the city politic

Even Our Dog Parks Show America Is an Unequal Playing Field

Photo: Tim Boyle/Getty Images

Chicago’s pending mega-development, Lincoln Yards, sounds like a dream come true for people who wish their college dormitories had come with indoor climbing walls. If you can afford a unit, you can someday avail yourself of a bespoke sledding hill and “recreation fields.” Your dog, too, will prosper. The puppy princelings of Lincoln Yard will enjoy a splash pool and something CityLab calls “a pug-mug video installation,” presumably for the benefit of their human Instagram followers.

Despite the developer’s assurances that Lincoln Yards is the product of a “progressive and inclusive” vision, the mixed-use development is controversial, as it benefits from tax breaks while the city continues to become less and less affordable for low-income people. This prospective canine utopia is in fact a symptom of widespread gentrification — which is not an uncommon trait for dog parks, especially in urban areas. Consider New York City’s infamous Tribeca Dog Run. Though the dog park has always been located on public property, affluent local residents took it over in 2008, and began charging dog owners $120 a year for use of the space, ostensibly for its upkeep. A 22-rule guidebook required members to chase non-members off the property, the New York Post claimed. In 2018, the city returned the dog park to public use, over the lamentations of its overlords.

In the case of the Tribeca Dog Run, a sharp class divide is immediately visible. All dogs may go to heaven, but not all dogs get to use a park that charges a fee for entry. Similarly, many neighborhoods don’t have access to dog parks at all. According to CityLab, there are only two dog parks located outside of the city’s wealthy North Side area; its lower-income neighborhoods are “dog park deserts.” The same Chicago neighborhoods that struggle for access to trauma centers and grocery stores also tend not to have safe places for people to exercise their dogs — and their residents are disproportionately more likely to be cited for leash law violations. Chicago’s dog park deserts are, as Axios observed in its write-up, an example of “stark inequality.” They’re also emblematic of other, national problems. North Side dogs don’t just have better lives in contrast with their canine peers on the South Side. Chances are good that they live better than many human beings, too.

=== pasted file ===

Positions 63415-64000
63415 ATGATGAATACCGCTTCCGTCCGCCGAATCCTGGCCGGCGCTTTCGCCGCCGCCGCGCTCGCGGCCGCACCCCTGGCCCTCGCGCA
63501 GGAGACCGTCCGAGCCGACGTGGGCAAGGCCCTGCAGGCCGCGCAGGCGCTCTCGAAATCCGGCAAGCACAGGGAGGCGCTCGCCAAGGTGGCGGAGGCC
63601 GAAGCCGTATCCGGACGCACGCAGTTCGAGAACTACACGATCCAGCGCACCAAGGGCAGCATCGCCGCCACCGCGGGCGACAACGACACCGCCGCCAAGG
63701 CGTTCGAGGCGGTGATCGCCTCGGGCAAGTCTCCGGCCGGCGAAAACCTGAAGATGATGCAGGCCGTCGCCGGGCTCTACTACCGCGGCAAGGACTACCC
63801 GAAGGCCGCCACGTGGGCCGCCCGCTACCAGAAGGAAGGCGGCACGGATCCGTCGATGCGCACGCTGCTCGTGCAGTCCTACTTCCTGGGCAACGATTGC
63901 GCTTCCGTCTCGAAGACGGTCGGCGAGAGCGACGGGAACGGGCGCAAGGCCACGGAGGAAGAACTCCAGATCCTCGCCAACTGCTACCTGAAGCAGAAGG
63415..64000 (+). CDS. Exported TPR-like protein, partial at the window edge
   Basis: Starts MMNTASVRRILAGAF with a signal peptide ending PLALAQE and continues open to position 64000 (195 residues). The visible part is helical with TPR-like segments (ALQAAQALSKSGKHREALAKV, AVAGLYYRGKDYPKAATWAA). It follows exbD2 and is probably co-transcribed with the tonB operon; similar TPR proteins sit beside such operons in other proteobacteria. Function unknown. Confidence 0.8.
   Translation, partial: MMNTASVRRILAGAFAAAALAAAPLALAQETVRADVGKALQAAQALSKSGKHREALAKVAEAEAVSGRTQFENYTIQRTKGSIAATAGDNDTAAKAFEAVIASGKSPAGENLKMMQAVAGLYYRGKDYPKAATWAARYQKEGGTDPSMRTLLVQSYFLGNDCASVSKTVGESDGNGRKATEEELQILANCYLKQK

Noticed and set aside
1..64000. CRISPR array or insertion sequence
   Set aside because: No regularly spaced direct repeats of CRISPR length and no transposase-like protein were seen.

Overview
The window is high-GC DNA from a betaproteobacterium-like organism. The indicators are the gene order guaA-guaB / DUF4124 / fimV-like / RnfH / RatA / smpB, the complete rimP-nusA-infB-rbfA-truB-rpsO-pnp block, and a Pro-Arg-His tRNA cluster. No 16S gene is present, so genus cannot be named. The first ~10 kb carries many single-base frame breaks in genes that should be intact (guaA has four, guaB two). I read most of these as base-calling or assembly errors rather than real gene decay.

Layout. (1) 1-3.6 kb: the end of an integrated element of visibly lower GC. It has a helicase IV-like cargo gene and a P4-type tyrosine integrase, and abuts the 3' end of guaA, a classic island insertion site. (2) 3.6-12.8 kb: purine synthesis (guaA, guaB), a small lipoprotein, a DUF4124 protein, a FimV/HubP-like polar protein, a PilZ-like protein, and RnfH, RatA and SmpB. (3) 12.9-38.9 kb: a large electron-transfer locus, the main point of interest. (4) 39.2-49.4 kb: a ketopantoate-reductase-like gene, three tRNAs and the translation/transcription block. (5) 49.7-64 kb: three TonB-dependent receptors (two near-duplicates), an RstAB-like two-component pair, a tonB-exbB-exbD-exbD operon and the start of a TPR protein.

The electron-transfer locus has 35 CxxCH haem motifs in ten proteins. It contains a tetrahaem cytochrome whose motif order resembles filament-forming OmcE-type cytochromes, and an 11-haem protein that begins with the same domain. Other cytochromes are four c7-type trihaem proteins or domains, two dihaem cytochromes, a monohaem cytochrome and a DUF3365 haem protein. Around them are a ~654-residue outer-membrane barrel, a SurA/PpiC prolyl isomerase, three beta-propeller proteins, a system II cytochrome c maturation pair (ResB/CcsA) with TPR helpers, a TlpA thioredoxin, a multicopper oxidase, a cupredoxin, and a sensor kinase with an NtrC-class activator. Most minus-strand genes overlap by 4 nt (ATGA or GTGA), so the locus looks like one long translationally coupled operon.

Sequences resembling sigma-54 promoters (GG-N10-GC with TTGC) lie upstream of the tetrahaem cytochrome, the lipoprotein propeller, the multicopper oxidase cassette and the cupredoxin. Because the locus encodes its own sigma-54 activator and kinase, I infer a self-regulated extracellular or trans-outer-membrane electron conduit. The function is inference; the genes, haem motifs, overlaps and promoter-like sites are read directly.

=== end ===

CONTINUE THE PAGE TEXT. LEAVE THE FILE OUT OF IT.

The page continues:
Cities with higher median incomes and lower percentages of black and Latino residents tend to have better access to public parks overall, according to one study from 2018. Dog parks don’t have to be built in public parks, but lack of free, green space can indicate a lack of space for dogs and people alike. It’s a problem with concrete public policy solutions; cities could set aside funding for dog parks, for example, so residents are less reliant on fundraising efforts that are likelier to succeed in higher-income areas. But that wouldn’t entirely protect public space for either dogs or people from developers hungry for urban property. In Chicago’s South Side, developers competing for space may replace an existing dog park with their own, revamped version, which could create more problems than it would solve. “With private land, there comes more opportunities for the enactment of racism,” Anjulie Rao, editor of Chicago Architect, told CityLab. “People of color tend to be less welcome in private-public spaces like [private] plazas and dog parks on private property. They’re looked at with more scrutiny.”

Consider racist stereotypes about certain dog breeds, like pit bulls, and the risks for black and brown dog owners become especially clear. Pet ownership is an expense, but structural inequality makes it a luxury. Lincoln Yards’ dog park dreams aren’t for everyone — and increasingly, neither are cities themselves.

Even Our Dog Parks Show America Is an Unequal Playing Field